All the studies discussed in the Table have common components of data collection. What is presented here is a brief summary. For greater detail on the methodology and data analysis, refer to the individual studies.

Summary of studies and subject characteristics.
Published Study
Subject Characteristics
Years After SCI
Gender (M/F)
Boninger ML, Cooper RA, Baldwin MA, Shimada SD, Koontz A. Wheelchair pushrim kinetics: body weight and median nerve function. Arch Phys Med Rehabil. 1999;80(8):910-15.
34.9 8.2
(Mean SD)
12.0 12.0
(Mean SD)
Boninger ML, Impink BG, Cooper RA, Koontz AM. Relation between median and ulnar nerve function and wrist kinematics during wheelchair propulsion. Arch Phys Med Rehabil. 2004; 85(7):1141-45.
Mean = 38.9
Range 18-65
Mean = 12.2
Range 1-30
Boninger ML, Souza AL, Cooper RA, Fitzgerald SG, Koontz AM, Fay BT. Propulsion patterns and pushrim biomechanics in manual wheelchair propulsion. Arch Phys Med Rehabil. 2002; 83(5):718-23.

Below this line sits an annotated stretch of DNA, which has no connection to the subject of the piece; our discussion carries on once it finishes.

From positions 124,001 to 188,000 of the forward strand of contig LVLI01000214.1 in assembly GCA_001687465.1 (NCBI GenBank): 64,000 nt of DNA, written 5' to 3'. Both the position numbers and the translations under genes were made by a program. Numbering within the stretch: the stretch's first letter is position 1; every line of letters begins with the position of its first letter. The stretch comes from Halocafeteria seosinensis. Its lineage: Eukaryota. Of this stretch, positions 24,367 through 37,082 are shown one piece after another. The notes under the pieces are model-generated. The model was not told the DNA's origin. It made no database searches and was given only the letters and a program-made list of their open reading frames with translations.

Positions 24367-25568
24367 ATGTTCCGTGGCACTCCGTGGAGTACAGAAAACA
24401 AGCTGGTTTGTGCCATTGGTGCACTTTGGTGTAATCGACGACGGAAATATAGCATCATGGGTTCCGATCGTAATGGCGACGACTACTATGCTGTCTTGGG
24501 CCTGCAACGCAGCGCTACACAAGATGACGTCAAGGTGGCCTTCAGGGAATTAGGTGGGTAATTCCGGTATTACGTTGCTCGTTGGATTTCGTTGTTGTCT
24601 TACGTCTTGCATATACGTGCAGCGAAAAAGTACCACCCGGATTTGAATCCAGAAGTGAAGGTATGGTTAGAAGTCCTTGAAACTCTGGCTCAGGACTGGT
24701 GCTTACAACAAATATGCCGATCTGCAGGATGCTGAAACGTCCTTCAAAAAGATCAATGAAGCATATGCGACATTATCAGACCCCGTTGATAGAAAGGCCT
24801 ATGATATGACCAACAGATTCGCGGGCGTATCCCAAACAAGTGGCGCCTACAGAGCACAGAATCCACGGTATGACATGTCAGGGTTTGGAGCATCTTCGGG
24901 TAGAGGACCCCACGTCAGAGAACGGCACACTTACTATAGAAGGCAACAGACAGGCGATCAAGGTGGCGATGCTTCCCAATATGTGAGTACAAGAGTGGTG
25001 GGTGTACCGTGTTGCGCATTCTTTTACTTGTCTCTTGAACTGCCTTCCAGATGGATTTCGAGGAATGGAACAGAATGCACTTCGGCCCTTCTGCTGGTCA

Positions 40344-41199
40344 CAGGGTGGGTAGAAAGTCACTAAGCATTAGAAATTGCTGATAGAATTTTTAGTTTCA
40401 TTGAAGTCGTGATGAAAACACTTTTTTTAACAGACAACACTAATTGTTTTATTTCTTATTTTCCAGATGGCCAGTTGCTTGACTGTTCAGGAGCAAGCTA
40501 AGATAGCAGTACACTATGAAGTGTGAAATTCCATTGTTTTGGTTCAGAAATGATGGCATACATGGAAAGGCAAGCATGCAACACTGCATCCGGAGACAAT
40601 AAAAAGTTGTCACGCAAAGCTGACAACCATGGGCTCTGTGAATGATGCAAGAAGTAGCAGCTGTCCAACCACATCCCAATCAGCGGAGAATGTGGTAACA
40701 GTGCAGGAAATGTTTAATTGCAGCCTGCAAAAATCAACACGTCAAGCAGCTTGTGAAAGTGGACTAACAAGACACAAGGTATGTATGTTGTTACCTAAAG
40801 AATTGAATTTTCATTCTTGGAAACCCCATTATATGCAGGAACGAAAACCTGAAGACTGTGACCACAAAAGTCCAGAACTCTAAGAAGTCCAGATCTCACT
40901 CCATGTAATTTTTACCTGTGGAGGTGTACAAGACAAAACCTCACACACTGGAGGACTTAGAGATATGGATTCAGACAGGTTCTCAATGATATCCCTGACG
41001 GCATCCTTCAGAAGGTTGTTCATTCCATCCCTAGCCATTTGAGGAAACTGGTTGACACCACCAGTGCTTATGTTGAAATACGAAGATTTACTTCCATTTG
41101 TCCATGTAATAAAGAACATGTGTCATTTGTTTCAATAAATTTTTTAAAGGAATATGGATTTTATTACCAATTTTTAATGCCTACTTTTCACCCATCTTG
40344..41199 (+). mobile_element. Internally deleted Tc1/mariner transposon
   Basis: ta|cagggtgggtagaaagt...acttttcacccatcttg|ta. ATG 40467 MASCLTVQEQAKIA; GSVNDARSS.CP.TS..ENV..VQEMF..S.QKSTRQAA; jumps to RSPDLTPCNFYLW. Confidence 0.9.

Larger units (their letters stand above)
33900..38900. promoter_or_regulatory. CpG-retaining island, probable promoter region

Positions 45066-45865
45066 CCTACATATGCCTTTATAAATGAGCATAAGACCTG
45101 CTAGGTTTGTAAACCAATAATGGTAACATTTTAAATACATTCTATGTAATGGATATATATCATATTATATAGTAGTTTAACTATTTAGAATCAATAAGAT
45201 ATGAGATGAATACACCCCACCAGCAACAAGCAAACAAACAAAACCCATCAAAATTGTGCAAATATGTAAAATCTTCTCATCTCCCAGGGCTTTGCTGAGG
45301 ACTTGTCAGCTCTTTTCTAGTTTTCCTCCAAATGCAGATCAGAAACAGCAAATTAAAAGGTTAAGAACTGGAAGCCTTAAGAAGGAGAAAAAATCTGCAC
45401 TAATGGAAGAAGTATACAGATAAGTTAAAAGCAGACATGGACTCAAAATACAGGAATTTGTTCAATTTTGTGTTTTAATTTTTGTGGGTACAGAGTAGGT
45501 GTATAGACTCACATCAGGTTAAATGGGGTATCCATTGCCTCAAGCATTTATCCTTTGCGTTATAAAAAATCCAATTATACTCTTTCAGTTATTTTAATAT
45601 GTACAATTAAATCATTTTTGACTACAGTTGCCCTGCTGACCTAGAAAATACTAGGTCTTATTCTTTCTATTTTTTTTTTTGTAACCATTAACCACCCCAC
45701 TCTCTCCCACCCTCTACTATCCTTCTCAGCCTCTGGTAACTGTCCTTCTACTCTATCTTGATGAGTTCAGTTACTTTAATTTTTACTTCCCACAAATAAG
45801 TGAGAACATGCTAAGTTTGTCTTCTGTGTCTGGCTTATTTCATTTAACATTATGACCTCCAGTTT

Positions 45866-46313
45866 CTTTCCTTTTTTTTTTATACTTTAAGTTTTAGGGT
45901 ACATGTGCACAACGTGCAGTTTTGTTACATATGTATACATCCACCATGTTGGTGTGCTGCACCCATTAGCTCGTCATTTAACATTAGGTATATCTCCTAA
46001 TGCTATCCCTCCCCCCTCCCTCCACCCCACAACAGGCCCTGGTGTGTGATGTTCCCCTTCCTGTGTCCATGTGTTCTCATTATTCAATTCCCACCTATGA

35.1 9.3
(Mean SD)
11.0 6.1
(Mean SD)
Shimada SD, Robertson RN, Bonninger ML, Cooper RA. Kinematic characterization of wheelchair propulsion. J Rehabil Res Dev. 1998;35(2):210-18.
31.0 7.94
(Mean SD)
Not Known
Boninger ML, Baldwin MA, Cooper RA, Koontz AM, Chan L. Manual wheelchair pushrim biomechanics and axle position. Arch Phys Med Rehabil. 2000;81(5):608-13.
35.2 9.3
(Mean SD)
11.3 6.1
(Mean SD)
Boninger ML, Dicianno BE, Cooper RA, Towers JD, Koontz AM, Souza AL. Shoulder MRI abnormalities, wheelchair propulsion, and gender. Arch Phys Med Rehabil. 2003; 84(11):1615-20.